We cannot offer a detailed description of socialism. We can only give an outline based on socialist principles and a socialist object. We can offer a sketch of socialism not its details. A more detailed plan and organisation will be for future socialists to decide. We ask workers to use their imagination. Imagine an alternative to capitalism. As Ursula K, Le Guin once said: "The imagination is considered dangerous and of course, it is. The Imagination is truly the enemy of bigotry and dogma"

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Object and Declaration of Principles


The establishment of a system of society based upon the common ownership and democratic control of the means and instruments for producing and distributing wealth by and in the interest of the whole community.

Declaration of Principles


1. That society as at present constituted is based upon the ownership of the means of living (ie land, factories, railways, etc.) by the capitalist or master class, and the consequent enslavement of the working class, by whose labour alone wealth is produced.

2. That in society, therefore, there is an antagonism of interests, manifesting itself as a class struggle, between those who possess but do not produce and those who produce but do not possess.

3.That this antagonism can be abolished only by the emancipation of the working class from the domination of the master class, by the conversion into common property of society of the means of production and distribution, and their democratic control by the whole people.

4. That as in the order of social evolution the working class is the last class to achieve its freedom, the emancipation of the working class will involve the emancipation of all mankind without distinction of race or sex.

5. That this emancipation must be the work of the working class itself.

6. That as the machinery of government, including the armed forces of the nation, exists only to conserve the monopoly by the capitalist class of the wealth taken from the workers, the working class must organise consciously and politically for the conquest of the powers of government, national and local, in order that this machinery, including these forces, may be converted from an instrument of oppression into the agent of emancipation and the overthrow of privilege, aristocratic and plutocratic.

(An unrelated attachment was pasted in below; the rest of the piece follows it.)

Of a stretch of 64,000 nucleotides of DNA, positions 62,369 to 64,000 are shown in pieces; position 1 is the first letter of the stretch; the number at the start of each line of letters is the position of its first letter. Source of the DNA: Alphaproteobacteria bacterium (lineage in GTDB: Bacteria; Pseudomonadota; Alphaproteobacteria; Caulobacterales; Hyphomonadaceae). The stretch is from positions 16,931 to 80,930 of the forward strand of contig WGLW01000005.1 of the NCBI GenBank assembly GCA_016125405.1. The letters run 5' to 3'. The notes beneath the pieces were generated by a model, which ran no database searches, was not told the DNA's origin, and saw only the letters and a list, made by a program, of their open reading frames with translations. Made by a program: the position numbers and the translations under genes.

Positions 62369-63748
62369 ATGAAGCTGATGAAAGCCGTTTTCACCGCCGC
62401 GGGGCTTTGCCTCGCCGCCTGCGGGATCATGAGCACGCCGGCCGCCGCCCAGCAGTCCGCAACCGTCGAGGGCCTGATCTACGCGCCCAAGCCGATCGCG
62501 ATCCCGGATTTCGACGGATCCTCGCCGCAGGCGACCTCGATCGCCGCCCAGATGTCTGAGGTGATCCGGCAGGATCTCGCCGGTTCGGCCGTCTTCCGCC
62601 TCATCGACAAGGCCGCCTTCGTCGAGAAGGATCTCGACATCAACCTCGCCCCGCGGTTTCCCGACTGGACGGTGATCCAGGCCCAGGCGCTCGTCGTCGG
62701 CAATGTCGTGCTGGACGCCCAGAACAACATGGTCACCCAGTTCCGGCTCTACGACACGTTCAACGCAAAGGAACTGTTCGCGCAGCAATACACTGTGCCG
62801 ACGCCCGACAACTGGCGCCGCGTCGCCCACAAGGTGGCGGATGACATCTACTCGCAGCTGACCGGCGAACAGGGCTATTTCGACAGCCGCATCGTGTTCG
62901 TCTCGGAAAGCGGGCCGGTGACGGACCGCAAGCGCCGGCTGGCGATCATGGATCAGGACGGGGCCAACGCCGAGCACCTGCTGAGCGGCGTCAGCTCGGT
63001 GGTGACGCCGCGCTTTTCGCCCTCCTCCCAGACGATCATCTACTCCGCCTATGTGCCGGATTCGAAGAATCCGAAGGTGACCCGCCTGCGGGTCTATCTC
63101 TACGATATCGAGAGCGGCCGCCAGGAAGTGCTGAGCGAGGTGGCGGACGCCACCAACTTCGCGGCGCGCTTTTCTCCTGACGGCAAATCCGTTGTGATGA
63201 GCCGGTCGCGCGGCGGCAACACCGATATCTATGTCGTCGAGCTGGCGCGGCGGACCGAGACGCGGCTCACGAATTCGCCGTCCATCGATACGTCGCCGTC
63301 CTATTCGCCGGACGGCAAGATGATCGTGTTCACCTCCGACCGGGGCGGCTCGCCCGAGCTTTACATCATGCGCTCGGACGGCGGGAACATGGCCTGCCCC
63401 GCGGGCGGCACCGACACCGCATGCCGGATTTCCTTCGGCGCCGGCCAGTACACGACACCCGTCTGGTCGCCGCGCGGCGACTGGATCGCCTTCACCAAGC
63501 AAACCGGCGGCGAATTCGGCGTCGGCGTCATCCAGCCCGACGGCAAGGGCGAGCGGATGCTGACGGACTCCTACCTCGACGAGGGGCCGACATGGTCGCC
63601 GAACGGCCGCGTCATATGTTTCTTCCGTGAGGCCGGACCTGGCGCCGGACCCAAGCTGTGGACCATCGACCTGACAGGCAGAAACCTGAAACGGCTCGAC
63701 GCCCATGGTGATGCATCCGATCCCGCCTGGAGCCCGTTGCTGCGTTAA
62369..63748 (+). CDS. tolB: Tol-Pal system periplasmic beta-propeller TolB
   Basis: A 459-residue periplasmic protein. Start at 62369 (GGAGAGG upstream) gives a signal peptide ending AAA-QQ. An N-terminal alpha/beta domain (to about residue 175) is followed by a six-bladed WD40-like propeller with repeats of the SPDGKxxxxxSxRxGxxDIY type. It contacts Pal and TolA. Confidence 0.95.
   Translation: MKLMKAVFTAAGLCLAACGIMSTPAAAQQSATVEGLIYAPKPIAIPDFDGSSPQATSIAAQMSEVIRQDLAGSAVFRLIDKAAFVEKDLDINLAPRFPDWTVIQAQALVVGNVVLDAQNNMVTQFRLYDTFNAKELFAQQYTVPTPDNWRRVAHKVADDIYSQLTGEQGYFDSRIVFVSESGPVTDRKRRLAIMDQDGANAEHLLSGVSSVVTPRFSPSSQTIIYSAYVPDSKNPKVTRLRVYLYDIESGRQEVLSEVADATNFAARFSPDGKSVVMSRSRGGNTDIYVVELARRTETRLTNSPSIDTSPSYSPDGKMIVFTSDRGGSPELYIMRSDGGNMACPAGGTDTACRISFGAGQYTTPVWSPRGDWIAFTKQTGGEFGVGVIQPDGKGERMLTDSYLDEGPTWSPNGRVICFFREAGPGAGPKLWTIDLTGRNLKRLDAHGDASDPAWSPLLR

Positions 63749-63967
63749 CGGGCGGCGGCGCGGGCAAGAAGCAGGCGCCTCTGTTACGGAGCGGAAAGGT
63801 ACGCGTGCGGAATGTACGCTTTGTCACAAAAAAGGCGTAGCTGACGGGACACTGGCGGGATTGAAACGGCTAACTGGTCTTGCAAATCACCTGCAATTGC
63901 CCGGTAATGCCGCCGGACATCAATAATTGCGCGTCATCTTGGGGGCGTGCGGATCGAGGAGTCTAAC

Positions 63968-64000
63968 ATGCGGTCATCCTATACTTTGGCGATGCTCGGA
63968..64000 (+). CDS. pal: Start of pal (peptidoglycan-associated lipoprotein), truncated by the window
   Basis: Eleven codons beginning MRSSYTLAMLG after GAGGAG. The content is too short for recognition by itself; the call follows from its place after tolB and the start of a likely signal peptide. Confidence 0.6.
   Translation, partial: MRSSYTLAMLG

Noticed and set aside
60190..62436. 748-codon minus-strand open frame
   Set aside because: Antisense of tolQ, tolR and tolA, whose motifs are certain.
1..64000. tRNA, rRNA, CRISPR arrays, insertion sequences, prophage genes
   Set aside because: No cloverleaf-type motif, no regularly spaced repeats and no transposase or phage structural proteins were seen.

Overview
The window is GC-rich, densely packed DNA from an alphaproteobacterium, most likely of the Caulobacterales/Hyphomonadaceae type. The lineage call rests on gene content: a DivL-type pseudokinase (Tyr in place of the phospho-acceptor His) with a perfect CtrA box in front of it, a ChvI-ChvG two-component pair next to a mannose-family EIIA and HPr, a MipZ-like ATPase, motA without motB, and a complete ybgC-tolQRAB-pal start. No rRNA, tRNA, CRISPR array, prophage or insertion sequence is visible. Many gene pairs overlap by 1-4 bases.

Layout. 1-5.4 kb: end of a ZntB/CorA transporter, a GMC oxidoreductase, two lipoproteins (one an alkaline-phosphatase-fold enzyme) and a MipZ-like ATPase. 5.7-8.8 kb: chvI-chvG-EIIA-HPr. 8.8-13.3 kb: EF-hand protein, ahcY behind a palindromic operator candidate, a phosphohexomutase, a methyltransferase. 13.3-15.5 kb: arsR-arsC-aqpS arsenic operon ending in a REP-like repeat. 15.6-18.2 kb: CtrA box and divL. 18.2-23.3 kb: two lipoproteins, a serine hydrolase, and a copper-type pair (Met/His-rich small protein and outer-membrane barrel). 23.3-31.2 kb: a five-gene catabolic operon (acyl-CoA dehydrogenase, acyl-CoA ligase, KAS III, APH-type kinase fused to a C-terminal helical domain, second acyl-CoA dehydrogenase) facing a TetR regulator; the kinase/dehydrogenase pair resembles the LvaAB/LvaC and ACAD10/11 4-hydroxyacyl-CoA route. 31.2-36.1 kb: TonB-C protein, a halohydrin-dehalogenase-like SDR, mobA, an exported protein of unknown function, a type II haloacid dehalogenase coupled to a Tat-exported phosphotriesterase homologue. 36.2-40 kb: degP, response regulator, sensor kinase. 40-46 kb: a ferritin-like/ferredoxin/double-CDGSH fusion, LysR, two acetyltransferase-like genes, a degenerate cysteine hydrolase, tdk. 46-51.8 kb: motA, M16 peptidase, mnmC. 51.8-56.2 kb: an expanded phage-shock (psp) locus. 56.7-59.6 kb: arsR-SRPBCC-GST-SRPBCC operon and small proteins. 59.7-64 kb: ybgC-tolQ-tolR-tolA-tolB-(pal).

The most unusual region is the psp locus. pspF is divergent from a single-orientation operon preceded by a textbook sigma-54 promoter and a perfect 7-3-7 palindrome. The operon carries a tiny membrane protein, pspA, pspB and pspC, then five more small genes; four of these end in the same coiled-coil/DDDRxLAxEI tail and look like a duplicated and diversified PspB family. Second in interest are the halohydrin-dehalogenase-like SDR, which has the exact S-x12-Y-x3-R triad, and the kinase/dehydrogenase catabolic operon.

7. That as all political parties are but the expression of class interests, and as the interest of the working class is diametrically opposed to the interests of all sections of the master class, the party seeking working class emancipation must be hostile to every other party.

8. The Socialist Party of Great Britain, therefore, enters the field of political action determined to wage war against all other political parties, whether alleged labour or avowedly capitalist, and calls upon the members of the working class of this country to muster under its banner to the end that a speedy termination may be wrought to the system which deprives them of the fruits of their labour, and that poverty may give place to comfort, privilege to equality, and slavery to freedom.